We have shared blog posts in the past with snow shovelling tips (Click Here) to help prevent injuries.
While the advise still stands, it is often a surprise to people how challenging clearing the drive and sidewalk can be. People are often surprised by how they feel afterwards as well. The snow we got in North Oakville and the surrounding areas of Burlington and Milton was A LOT at one time on January 17, 2022. The Halton School Boards have their schools closed for a second day now.
It is a good opportunity to be honest regarding how robust and resilient you are. Is there any activity you do in your week that helps to increase your robustness and resilience for tasks like this MASSIVE snow fall?
While going for walks and doing steady state cardio is fine. It is good for your heart, lungs, brain etc. It is NOT strength training. Including exercise that challenges your muscles in your week is what will prepare you for these types of tasks.
Whether you lift large amounts of snow all at once or do repeated smaller shovels, the net amount of snow is still the same.
If there is one thing our North Oakville Physiotherapists, Massage Therapists and Yoga Therapists can encourage people to do, it is to add global strengthening activities to your week.
If you are new to these types of activities, are recovering from a surgery or health issue, or recovering from a surgery or are post part, our Physiotherapists are here to help get you started safely.
If you are injured from this past snowfall our Oakville RMT’s and Physio’s are here to hep you recover with the goal of preventing the same thing from happening in the future.
Contact us to book in at our North Oakville Clinic serving Oakville, Milton and Burlington in person. We also treat physiotherapy patients virtually all over Ontario!
A normal spine has three main curves: cervical lordosis, thoracic kyphosis, and lumbar lordosis. These curves occur in the frontal plane, meaning they curve front to back. A scoliotic curve curves to the side.
Therefore, a scoliosis refers to when the vertebrae in the spine do not follow a straight line but are curved sideways. Sometimes they can also rotate, or twist, like a corkscrew.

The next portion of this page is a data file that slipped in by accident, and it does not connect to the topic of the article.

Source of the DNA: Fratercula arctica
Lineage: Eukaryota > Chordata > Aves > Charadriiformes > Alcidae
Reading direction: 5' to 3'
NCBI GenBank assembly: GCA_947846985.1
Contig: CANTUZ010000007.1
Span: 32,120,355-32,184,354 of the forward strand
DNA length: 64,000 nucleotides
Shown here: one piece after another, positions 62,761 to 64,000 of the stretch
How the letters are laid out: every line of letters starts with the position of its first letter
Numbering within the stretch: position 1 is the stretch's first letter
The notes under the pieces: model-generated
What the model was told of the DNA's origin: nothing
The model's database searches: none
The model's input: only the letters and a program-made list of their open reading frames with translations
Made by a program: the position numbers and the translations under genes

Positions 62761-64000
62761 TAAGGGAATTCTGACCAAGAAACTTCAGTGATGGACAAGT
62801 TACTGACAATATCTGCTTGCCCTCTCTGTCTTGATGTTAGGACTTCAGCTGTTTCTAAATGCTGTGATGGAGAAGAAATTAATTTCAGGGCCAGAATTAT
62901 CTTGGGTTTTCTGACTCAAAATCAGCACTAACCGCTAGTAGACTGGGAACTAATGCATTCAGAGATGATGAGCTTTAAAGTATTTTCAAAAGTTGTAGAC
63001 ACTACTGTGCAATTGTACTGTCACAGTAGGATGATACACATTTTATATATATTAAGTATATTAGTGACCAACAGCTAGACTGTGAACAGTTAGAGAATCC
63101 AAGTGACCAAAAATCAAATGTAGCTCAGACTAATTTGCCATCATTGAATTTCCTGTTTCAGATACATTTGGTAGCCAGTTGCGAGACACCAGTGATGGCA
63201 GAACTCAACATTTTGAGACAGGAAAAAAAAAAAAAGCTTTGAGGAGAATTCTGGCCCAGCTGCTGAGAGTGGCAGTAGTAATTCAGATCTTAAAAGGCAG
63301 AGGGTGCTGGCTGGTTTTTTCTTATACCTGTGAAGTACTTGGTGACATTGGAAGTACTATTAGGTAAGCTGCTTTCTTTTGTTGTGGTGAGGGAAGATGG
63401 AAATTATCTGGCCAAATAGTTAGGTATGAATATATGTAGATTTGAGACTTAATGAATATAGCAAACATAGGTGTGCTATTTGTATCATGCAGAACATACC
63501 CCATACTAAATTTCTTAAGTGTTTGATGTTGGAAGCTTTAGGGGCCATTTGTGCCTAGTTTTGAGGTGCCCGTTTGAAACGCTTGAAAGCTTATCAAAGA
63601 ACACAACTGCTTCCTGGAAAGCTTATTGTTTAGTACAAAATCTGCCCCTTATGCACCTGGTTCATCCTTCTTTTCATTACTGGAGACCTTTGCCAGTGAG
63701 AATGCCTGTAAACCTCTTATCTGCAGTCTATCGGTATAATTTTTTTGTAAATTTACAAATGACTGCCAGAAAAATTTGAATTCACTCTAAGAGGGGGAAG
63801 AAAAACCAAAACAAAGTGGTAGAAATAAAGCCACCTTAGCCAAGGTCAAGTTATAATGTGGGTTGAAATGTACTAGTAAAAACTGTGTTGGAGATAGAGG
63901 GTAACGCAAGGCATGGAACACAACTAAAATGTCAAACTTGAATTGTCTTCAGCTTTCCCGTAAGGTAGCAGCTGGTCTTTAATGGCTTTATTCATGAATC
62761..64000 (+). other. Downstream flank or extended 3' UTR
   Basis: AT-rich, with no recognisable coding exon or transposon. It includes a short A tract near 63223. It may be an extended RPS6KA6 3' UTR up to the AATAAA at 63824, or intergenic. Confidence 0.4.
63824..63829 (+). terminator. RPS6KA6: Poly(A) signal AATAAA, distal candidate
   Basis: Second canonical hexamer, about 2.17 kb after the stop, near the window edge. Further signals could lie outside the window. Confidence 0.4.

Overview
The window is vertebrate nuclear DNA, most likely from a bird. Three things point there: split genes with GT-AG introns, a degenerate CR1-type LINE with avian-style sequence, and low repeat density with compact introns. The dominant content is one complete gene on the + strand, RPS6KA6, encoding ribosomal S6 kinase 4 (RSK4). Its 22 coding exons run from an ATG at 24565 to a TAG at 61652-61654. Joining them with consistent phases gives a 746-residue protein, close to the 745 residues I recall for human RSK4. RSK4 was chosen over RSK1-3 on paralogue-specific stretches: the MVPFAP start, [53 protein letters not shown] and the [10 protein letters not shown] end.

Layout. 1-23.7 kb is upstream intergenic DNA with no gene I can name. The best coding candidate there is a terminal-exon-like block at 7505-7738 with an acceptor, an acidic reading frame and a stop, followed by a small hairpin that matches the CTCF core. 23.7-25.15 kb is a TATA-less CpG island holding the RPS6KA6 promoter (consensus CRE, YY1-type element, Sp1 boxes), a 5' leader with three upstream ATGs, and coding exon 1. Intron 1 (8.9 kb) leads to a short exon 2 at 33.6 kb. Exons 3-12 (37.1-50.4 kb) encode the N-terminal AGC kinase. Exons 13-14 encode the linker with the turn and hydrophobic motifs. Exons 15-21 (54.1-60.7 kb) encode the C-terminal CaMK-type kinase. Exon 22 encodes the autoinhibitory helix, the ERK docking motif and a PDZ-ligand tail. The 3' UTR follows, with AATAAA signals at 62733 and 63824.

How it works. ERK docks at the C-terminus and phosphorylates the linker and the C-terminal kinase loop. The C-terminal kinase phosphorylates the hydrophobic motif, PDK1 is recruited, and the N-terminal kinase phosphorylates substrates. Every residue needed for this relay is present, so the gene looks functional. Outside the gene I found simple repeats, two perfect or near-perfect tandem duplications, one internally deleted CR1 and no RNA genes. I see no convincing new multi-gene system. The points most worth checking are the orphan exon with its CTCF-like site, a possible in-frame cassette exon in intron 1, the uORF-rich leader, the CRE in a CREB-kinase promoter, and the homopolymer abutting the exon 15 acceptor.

A small scoliotic curve may be barely noticeable by eye, or it might be so slight that an X-ray (or MRI) would be needed to measure it. In those cases, the scoliosis is unlikely to cause any issues.
However, when a scoliosis is present in children, the curve may continue to grow until their skeleton is fully developed. This means that if the curvature becomes significantly large, it can cause more than just bad posture.
It can lead to headaches and back pain, loss of normal range of motion, digestive issues, affect breathing, and eventually cause early arthritis due to the unusual pressure on some of the joints, etc.
Observable symptoms of Scoliosis
The head is not centered with the rest of the body
Constant leaning to one side
Difference in hip height
Difference in shoulder blade height or position
Uneven arm position as the arms hang on both sides of the body when the child is upright
A sideways curvature of the spine when the child bends forward
Causes of Scoliosis
Most commonly (80-85% of the time), scoliosis is idiopathic, meaning the cause of it is unknown. In some cases, the development of idiopathic scoliosis can be due to a genetic predisposition.
While it can be diagnosed at any age, it is usually diagnosed in kids 10 and older.